Following in the tradition he established with Cathedral: The Story of Its Construction and in the many books he has published in the thirty years since, David Macaulay provides explanations of the how and the why in a way that is both accessible and entertaining. His work has earned numerous accolades, including a Caldecott Medal, two Caldecott Honors, and a MacArthur Grant, and many fans around the globe. With Mosque, he turns his talents toward the magnificent structures of the Ottoman Empire.
It is the year 4022; all of the ancient country of Usa has been buried under many feet of detritus from a catastrophe that occurred back in 1985. Imagine, then, the excitement that Howard Carson, an amateur archeologist at best, experienced when in crossing the perimeter of an abandoned excavation site he felt the ground give way beneath him and found himself at the bottom of a shaft, which, judging from the DO NOT DISTURB sign hanging from an archaic doorknob, was clearly the entrance to a still-sealed burial chamber. Carson's incredible discoveries, including the remains of two bodies, one of then on a ceremonial bed facing an altar that appeared to be a means of communicating with the Gods and the other lying in a porcelain sarcophagus in the Inner Chamber, permitted him to piece together the whole fabric of that extraordinary civilization.
Through concise text and richly detailed black and white illustrations we come to know the philosophy of life and death in ancient Egypt.
A pigeon carrying an important message takes the reader on a unique tour through Rome. As we follow the path of this somewhat wayward bird, we discover that Rome is a place where past and present live side by side. Every time a corner is turned there is a surprise, just as every turn of the page brings a new perspective. This juxtaposition of ancient and modern, as seen with David Macaulay's ingenious vision, gives the reader an imaginative and informative journey through this wondrous city.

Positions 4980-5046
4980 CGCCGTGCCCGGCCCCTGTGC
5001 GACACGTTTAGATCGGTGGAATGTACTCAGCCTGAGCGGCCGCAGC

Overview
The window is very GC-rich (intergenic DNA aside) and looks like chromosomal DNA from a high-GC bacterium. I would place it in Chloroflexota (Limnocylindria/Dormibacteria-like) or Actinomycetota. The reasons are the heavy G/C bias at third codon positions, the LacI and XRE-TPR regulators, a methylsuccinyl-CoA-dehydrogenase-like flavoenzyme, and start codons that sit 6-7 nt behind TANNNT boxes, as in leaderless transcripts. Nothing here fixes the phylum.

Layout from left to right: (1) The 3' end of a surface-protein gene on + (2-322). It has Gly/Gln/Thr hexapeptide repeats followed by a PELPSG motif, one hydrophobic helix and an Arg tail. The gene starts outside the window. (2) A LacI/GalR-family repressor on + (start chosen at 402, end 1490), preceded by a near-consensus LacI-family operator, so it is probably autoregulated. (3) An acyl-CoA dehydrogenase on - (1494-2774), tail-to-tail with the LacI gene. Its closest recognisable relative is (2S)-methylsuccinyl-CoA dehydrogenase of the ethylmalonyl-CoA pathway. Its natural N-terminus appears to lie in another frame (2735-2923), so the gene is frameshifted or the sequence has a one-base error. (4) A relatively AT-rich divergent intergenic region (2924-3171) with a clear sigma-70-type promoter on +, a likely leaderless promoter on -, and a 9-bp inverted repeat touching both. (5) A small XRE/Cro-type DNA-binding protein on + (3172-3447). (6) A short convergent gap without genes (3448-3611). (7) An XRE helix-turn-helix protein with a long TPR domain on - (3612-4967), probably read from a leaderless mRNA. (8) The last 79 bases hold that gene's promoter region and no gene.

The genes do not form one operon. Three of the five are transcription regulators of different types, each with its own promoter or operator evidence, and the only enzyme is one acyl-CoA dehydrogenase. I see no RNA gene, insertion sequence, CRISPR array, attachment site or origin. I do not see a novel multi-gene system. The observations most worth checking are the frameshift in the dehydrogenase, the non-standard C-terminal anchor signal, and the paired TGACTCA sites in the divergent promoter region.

In Ship we join a group of underwater archaeologists as they search for a long-lost caravel in the reefs of the Caribbean Sea. A combination of drawings, maps, and diagrams details the ship's recovery, and as clues to the past are pieced together, a story emerges - of the triumphant birth of the ship Magdalena from Spain, and its tragic voyage to a far-away continent.
Albert and his trusty mare June set off early on market day to sell their melons in town and return home before dark. Is this another insignificant day in the life of a farmer? Perhaps-but look again. This is a trip kids will want to take again and again.
This fictional account of the dismantling and removal of the Empire State Building describes the structure of a skyscraper and explains how such an edifice would be demolished.
David Macaulay takes us on a visual journey through a city's various support systems by exposing a typical section of the underground network and explaining how it works. We see a network of walls, columns, cables, pipes and tunnels required to satisfy the basic needs of a city's inhabitants.
What really makes the things around us tick? Did you know that the principle behind the zip fastener also governed the building of the pyramids? Or that the dentist's drill is a direct descendant of the first windmill? The inner workings of hundreds of machines and devices are explained in this fun, colourful and unique look at technology through time.
A science book like no other, The Where, the Why, and the How turns loose 75 of today's hottest artists onto life's vast questions, from how we got here to where we are going. Inside these pages some of the biggest (and smallest) mysteries of the natural world are explained in essays by real working scientists, which are then illustrated by artists given free rein to be as literal or as imaginative as they like. The result is a celebration of the wonder that inspires every new discovery. Featuring work by such contemporary luminaries as Lisa Congdon, Jen Corace, Neil Farber, Susie Ghahremani, Jeremyville, and many more, this is a work of scientific and artistic exploration to pique the interest of both the intellectually and imaginatively curious.
A rollicking investigation of cause and effect by the Caldecott medalist. The tale of the chicken and Desperate Dan, a bandit, told in beautiful full-color pictures and leavened by the trademark wit of David Macaulay.